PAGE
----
How Protocol applies the Politico model to tech

Bennett Richardson breaks down how Protocol differentiates in a crowded tech media market

How Protocol applies the Politico model to tech

Thanks to everyone who has sent notes and left reviews for the podcast on Apple Podcasts. Thanks to Jrdoog, who called the podcast “essential for anyone working in the media industry.” Note for future guests: Jrdoog wants me to keep badgering you for numbers. Be forewarned. This week’s episode with Protocol president Bennett Richardson is brought to you by Audigent.

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Many publishers want to run the Politico playbook. What Politico managed to do is take politics and cover it like ESPN covers sports, attracting big enough audiences for a robust ad business, while focusing on narrower slices of must-have information on legislative minutiae to power a high-priced subscriptions business. It only makes sense that Politico itself would look to do the same, as it has with the two-year-old Protocol, which is applying the Politico playbook to the sprawling world of tech.

Tech has long since matured as a vertical topic, rooted in Silicon Valley, to a horizontal story of power and influence that spans industries, governments and societies. It also happens to have both deep pocketed investors and advertisers..

“The very core of Protocol was an extension of that same thesis, which is, can we use this similar influencer-focused, unbiased model that made Politico successful and made Politico Europe successful?” said Bennett Richardson, a Politico veteran and the recently named president of Protocol. “Could we take that out of politics entirely and bring it to a different power center in a different industry? Unsurprisingly, given everything that media and every other industry are going through, tech was the obvious first place to bring that thesis to.”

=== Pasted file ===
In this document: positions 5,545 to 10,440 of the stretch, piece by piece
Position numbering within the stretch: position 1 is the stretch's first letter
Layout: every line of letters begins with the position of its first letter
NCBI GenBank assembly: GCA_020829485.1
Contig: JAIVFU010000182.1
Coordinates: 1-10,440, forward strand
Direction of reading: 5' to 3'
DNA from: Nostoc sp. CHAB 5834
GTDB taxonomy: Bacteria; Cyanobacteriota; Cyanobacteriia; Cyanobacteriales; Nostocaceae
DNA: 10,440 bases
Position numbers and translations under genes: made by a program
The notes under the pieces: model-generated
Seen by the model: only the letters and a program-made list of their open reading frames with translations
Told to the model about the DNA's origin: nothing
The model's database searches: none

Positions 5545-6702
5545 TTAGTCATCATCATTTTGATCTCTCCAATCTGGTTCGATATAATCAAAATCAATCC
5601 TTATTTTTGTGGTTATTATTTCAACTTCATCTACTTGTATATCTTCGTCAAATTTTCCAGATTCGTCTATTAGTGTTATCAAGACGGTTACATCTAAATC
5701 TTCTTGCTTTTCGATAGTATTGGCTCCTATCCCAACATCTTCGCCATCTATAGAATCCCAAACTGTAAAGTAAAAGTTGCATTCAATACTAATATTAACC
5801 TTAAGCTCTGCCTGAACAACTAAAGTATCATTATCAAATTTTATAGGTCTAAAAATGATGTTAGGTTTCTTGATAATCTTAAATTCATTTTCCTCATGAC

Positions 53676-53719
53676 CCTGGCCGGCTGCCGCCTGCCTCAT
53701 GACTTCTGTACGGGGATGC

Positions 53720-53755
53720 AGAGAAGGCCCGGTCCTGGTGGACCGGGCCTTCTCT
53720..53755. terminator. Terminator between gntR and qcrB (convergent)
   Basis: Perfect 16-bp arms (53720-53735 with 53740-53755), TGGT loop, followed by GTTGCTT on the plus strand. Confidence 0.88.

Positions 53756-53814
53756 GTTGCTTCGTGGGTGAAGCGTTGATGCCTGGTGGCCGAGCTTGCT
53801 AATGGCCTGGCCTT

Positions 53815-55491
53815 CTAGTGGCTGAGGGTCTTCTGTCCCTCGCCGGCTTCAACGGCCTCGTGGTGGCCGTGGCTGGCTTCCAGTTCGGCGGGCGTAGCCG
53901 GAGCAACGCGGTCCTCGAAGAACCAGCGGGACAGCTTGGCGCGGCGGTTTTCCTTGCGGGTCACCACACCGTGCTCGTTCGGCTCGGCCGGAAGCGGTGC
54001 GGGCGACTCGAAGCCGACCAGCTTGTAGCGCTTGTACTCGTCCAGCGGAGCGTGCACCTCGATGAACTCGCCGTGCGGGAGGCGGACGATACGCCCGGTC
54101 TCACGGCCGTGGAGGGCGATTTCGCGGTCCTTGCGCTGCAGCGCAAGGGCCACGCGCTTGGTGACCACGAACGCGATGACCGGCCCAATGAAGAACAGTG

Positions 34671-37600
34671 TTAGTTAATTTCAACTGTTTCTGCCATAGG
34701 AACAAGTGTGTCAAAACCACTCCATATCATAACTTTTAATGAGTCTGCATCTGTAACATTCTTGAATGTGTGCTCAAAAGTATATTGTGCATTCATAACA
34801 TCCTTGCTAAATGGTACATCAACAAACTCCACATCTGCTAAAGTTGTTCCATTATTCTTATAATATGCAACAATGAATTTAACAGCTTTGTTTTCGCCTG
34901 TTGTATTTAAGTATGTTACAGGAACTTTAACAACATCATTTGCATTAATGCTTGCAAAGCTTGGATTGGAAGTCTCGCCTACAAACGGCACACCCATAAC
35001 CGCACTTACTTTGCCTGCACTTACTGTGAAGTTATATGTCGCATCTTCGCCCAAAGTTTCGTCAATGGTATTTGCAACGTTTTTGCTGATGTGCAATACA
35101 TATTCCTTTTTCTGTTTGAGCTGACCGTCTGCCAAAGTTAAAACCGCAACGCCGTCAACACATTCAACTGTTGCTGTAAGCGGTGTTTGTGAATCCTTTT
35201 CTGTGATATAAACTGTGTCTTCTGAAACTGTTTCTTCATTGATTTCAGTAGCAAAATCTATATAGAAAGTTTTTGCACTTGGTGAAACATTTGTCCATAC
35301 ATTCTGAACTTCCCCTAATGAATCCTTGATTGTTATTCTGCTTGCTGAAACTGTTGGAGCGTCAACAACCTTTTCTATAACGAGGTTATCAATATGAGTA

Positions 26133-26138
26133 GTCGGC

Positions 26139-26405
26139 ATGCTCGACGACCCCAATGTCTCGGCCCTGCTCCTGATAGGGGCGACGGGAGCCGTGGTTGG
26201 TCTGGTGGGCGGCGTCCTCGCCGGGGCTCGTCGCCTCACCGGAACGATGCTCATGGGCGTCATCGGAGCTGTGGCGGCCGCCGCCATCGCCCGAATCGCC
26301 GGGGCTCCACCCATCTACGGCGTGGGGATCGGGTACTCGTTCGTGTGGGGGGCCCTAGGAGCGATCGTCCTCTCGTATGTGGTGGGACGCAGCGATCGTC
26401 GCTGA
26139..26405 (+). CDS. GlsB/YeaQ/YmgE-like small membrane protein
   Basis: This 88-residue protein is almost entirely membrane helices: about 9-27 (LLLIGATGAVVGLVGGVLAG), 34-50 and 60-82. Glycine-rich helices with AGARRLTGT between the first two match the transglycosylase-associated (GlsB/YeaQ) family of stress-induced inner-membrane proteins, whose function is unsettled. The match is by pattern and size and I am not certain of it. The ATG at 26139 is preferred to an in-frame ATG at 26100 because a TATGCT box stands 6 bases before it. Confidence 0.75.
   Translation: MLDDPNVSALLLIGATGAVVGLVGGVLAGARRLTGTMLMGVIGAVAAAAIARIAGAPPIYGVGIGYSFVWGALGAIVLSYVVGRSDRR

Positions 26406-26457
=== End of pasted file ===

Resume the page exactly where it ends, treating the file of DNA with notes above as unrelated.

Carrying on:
Protocol is currently 55 employees, with eight newsletters that collectively have 250,000 subscriptions. The site gets about 1.5 million visitors a month, Bennett said, adding only that Protocol’s revenue was up 150%.

Bennett and I discussed the Politico playbook, balancing consumer and specialized publishing, and why some ad categories like public affairs are booming. Below are some highlights of the conversation.

The power of influence

For all the downsides of the news business, there will always be a place for publications that can break through and serve the needs of elite powerbrokers. These audiences are simply too valuable. There’s a reason Axel Springer bought Politico for $1 billion, Axios has grown so quickly and upstarts like Punchbowl are making a splash. That’s also why the still-unnamed global news venture from Justin Smith and Ben Smith will target elites, promising “unbiased journalism,” and why upstart Grid secured $10 million in funding for its “fuller picture” approach to news. (Grid chief revenue officer and Politico veteran Brad Bosserman will be a guest on The Rebooting Show next week. Punchbowl co-founder Jake Sherman is slated to be a guest later in the month.)

“Being really actionable to insiders has always been square one for Politico. Step 2 is being accessible to a larger audience. We want to make this not a really wonky trade publication, but something that's easy to read. It’s well-written with those insiders in mind, but a larger audience of consumers of news junkies could just as easily consume it and find it interesting. For Politico, not having an agenda, not having a partisan slant, saying we are coming at this to call balls and strikes [was important]. We're not coming at this to promote a particular political agenda. [That] was important for insiders in politics and policy, because they tend to know a lot of publications have a political slant and [they] need to unpack that to find the actionable intel in the news.”

Tech is eating the world